When we hear the word “fasting”, I don’t know about you, but I think of starving. I tried out a fast to “reset my digestive system" and as part of a cleanse. I remember drinking copious amounts of water and being miserably hungry by day 2. Afterwards I was so happy just to eat that I can’t even remember much of the benefits, though there definitely were some. I could also have been more prepared for the fast so that it wasn’t as bad. That’s on me, but now I know better. Also, any water weight lost during that time, just came back when I went back to eating regularly. I do not imagine that this result is specific to me or even uncommon. Intermittent fasting is quite different and actually involves eating (happy dance!!), but still has immense benefits to our bodies. Read on to find out what they are.
What Is Intermittent Fasting?
Intermittent fasting is actually something that you already do, you just probably call it something else: sleeping. People generally sleep between 6-9 hours during the night and during this time, they are not eating. This is fasting and why we call the first thing we eat the next day breakfast. Because we are breaking the fast that we did during the night.
People who “do” intermittent fasting, simply do this in a more deliberate way. They choose a timeframe in which to eat all of their calories for the day (see? Eating!) and then they stop consuming anything for a decided amount of time. This can be 12, 16, 24 hours… Whatever you want it to be, as long as it’s over 12 hours. The best window is an 18 hour fast and 6 hour eating phase, as after 18 hours of fasting your insulin levels are pretty much as low as they’re gonna get. You’re not restricting the amount or even kind of food you eat, you just reduce the number of hours in the day that you spread this eating over. Sounds doable, right? It totally is and it’s worth the small effort it takes too. It’s a healthy weight loss tool that increases your gut health and metabolic health.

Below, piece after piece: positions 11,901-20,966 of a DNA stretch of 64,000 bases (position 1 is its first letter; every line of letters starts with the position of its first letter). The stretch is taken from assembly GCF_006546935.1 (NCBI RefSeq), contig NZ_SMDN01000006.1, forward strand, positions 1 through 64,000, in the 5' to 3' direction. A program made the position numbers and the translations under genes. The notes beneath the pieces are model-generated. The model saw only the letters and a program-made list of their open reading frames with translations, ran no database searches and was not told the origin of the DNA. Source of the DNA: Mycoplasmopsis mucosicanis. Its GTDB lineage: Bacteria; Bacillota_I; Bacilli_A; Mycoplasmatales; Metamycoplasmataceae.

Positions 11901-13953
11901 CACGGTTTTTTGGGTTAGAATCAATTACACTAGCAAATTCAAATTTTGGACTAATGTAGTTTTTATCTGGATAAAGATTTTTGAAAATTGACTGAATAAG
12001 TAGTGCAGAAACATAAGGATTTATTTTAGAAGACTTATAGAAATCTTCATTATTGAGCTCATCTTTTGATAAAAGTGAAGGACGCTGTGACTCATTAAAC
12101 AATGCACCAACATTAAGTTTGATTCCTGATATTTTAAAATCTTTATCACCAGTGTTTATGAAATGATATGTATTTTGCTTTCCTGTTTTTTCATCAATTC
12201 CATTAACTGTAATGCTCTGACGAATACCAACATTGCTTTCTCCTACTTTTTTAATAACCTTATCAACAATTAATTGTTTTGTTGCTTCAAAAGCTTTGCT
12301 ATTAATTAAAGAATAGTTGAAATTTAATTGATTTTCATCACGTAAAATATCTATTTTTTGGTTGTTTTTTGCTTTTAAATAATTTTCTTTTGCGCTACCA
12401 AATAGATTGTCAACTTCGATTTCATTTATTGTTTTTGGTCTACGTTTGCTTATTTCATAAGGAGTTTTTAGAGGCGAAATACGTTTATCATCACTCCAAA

The Scientific Backing for Intermittent Fasting
By now, I’m sure you all know that I love some significant scientific backing behind any claims I make here and this is no different. So let me explain the way intermittent fasting works. It’s not the newest, shiniest fad diet. It all comes from biological processes and makes total sense when you hear it.
The Evolutionary Reasons for Fasting
If you think back, as long ago as the beginning of mankind, humans did not eat continuously. They hunted and gathered and ate huge amounts of meat when they caught an animal worth eating and small amounts of berries in between. The feasted and fasted. So from an evolutionary point of view, this is what our bodies have been designed to do. The few millions of years that have passed between now and then are not enough, in terms of evolution, for us to adjust to any change in this behaviour.
Furthermore, an abundance of food has only been a relatively recent thing to humans and still doesn’t apply to the majority of the species. Billions of people are still starving and eating as much as they can when the opportunity occurs as they know they’ll be without food for a while again afterwards. So evolution would be doing a disservice to the human race to develop us to survive any other way. Even as close at the 1970s, people did not eat continuously throughout the day. They had breakfast, lunch and dinner and if you asked your mum for a snack, you were taking a risk. “You’ll spoil your dinner” was a pretty common response not so long ago when asking for extra food.